Hemorrhoids
Topical

Self-medication for the temporary relief of pain and itching associated with hemorrhoids, apply 20% ointment to cleansed, affected area up to 6 times daily.c

Premature Ejaculation
Topical

Self-medication to aid in slowing the onset of ejaculation, apply a small amount of a preparation containing 3–7.5% benzocaine in a water-soluble base to the head and shaft of the penis before intercourse.b

After intercourse, wash off any remaining benzocaine to minimize the chance of an allergic reaction occurring.b

Anesthetic Lubricant
Topical

For topical anesthesia and lubrication during instrumentation (see Anesthetic Lubricant under Uses), apply 20% water-soluble gel to the exterior of the tube or instrument prior to use.d

Cautions for Benzocaine

Contraindications

  • Known hypersensitivity to benzocaine, other ester-type local anesthetics, or any ingredient in the formulation.a

Warnings/Precautions

Warnings

Administration

For external use only.a

Avoid contact with the eyes.a e

Not intended for prolonged use (e.g., >1 week).a i

When used for self-medication, discontinue the drug and consult a clinician if the condition worsens or symptoms persist for >7 days or clear and occur again within a few days, if infection or bleedingc occurs, or if rash or irritation occurs.a b

When used for genital desensitization, recognize that premature ejaculation may be due to a condition requiring medical attention.b

Sensitivity Reactions

Possible sensitization.a d

If a rash or irritation develops during therapy, discontinue the drug and consult a clinician.a d

When used for self-medication as a male genital desensitizer, advise the male to use the drug with caution if his sexual partner is sensitive to local anesthetics, sunscreens, sulfa drugs, or hair dyes.a Discontinue therapy if rash or irritation (e.g., burning, itching) occurs; consult clinician if symptoms persists.b

General Precautions

Methemoglobinemia

Pending revision, the material in this section should be considered in light of more recently available information in the MedWatch notification at the beginning of this monograph.

Possible methemoglobinemia; closely adhere to dosing recommendations.g

Serious Adverse Effects associated with Local Anesthetics

Risk of serious adverse effects (e.g., seizures, coma, irregular heart beat, respiratory depression) with use of topical local anesthetics; generally reported following application of extemporaneously prepared topical preparations containing high concentrations of anesthetics.k

Potential for life-threatening adverse effects (e.g., irregular heart beat, seizures, breathing difficulties, coma, death) when topical local anesthetics are applied to a large area of skin, when the area of application is covered with an occlusive dressing, if a large amount of topical anesthetic is applied, if the anesthetic is applied to irritated or broken skin, or if the skin temperature increases (from exercise or use of a heating pad).101 102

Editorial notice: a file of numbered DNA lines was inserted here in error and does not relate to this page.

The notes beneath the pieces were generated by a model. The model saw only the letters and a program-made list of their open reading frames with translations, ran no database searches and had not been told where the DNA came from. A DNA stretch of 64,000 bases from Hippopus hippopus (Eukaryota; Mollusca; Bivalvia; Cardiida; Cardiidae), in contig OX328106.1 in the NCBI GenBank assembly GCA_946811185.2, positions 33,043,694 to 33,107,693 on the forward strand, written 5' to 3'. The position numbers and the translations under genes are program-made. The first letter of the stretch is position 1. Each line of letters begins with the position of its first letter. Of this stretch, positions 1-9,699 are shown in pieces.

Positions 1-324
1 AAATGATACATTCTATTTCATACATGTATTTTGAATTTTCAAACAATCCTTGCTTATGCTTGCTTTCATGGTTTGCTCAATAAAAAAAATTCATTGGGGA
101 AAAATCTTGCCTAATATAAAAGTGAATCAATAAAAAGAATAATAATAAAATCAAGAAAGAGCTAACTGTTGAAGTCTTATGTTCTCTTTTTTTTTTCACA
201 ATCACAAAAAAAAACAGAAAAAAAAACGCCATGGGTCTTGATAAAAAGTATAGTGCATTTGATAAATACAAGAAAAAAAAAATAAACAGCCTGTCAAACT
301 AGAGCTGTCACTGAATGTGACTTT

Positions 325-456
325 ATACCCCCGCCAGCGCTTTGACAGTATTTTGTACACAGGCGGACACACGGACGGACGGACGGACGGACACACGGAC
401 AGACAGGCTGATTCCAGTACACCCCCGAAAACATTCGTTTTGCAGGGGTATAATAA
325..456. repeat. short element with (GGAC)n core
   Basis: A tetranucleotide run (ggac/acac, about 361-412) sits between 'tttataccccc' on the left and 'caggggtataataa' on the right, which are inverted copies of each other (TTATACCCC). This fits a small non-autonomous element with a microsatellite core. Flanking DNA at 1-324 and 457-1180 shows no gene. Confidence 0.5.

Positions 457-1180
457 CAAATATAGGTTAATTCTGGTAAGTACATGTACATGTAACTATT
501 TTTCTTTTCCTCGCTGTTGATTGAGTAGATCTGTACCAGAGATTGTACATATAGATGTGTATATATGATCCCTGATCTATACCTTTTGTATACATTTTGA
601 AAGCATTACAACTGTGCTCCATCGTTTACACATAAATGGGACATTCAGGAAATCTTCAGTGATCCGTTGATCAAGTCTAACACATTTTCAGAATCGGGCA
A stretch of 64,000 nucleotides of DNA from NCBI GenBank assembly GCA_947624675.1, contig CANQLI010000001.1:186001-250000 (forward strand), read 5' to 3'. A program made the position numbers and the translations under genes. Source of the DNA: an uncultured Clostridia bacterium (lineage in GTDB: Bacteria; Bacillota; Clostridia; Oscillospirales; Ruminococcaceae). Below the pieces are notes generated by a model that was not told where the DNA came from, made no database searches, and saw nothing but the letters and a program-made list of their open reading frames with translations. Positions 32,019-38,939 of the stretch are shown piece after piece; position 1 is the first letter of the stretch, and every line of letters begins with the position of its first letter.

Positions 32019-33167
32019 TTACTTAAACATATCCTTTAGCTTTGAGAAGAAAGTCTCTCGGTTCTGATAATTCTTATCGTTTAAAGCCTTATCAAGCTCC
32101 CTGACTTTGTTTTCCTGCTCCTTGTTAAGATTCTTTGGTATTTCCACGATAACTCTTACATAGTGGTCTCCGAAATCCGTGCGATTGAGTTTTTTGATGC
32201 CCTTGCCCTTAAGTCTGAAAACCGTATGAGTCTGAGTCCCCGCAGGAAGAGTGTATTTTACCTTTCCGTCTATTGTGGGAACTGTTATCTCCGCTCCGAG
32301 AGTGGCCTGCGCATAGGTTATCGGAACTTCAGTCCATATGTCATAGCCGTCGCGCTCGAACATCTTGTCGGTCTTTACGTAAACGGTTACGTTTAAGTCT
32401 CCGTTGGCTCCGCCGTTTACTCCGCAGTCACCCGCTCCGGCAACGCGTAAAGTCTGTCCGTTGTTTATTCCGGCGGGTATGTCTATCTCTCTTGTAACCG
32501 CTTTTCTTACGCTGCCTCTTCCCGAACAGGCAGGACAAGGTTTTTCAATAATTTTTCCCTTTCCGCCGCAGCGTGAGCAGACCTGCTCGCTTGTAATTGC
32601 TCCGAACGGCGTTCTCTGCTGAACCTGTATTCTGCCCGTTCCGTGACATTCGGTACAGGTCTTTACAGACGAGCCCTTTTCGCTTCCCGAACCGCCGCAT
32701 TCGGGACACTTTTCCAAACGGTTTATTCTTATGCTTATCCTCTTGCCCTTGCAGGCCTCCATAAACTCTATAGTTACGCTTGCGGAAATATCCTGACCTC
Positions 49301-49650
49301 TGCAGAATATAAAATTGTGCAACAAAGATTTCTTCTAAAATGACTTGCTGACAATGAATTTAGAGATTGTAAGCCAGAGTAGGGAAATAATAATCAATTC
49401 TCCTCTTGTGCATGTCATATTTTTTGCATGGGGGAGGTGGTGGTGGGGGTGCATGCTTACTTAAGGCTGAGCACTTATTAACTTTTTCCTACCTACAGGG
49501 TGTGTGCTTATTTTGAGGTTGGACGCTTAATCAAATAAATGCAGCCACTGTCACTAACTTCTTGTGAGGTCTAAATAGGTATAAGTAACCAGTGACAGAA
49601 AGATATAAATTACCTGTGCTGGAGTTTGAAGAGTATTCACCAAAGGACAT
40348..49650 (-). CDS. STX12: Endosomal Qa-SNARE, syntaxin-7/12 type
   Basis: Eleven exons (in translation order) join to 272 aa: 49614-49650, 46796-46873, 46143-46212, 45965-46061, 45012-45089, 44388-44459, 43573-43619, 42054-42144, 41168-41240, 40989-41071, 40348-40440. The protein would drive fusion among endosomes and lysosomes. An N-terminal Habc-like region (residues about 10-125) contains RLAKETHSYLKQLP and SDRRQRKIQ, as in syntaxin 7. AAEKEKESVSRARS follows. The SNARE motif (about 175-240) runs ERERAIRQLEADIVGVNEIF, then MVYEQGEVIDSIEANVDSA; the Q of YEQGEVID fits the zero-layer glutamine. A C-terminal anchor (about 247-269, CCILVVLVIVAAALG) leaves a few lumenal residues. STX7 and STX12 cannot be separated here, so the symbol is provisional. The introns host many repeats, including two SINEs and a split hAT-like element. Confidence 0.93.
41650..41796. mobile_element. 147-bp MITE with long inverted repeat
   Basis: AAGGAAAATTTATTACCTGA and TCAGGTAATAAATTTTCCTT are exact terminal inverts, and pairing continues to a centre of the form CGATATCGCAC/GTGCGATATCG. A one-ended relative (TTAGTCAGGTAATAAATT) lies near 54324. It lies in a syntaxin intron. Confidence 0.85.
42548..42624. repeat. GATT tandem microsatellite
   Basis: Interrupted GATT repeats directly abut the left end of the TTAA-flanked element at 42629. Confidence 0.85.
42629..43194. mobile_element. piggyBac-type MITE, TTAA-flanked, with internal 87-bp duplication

Lidocaine 4% gel has been investigated to reduce discomfort during mammography.101 103 Whether such use could result in serious reactions has not been determined.101 103 Patients should speak with their clinician if they are considering using a topical anesthetic before obtaining a mammogram.101

When a topical anesthetic is needed for a procedure, use of an FDA-approved preparation has been recommended.k Use a preparation containing the lowest concentration of anesthetic likely to be effective; apply a small amount of the preparation to the affected area for the shortest period necessary for the desired effect,k and do not apply to broken or irritated skin.101 fn

Specific Populations

Pregnancy

Category C.d

Lactation

Not known whether benzocaine is distributed into milk; use with caution.d

Pediatric Use

Pending revision, the material in this section should be considered in light of more recently available information in the MedWatch notification at the beginning of this monograph.

Safety and efficacy of topical aerosol spray, cream, lotion, ointment, or solution not established in children <2 years of age;e use only under the direction of a clinician.a

Safety and efficacy of 20% gel not established in children <1 year of age.d

Common Adverse Effects

Generally nontoxic when applied topically, but sensitization can occur.a Contact dermatitis and/or hypersensitivity can result in burning, stinging, pruritus, tenderness, erythema, rash, urticaria, and edema.d

Male genital desensitization preparations usually do not adversely affect female orgasm in the sexual partner, but sensitization can occur.a (See Sensitivity Reactions under Cautions.)

Stability

Storage

Topical

Aerosol

<40°C, preferably between 15–30°C.a

Do not puncture, use, or store aerosol containers near heat or an open flame, expose to temperatures >49°C, or place into a fire or incinerator for disposal.a

Creams

Tight, light-resistant containers at <40°C, preferably between 15–30°C.a Avoid prolonged exposure to temperatures >30°C.a

Gels

15–25°C.d

Ointments

Tight, light-resistant containers at <40°C, preferably between 15–30°C.a Avoid prolonged exposure to temperatures >30°C.a

Solutions

<40°C, preferably 15–30°C.a Do not freeze.a

Actions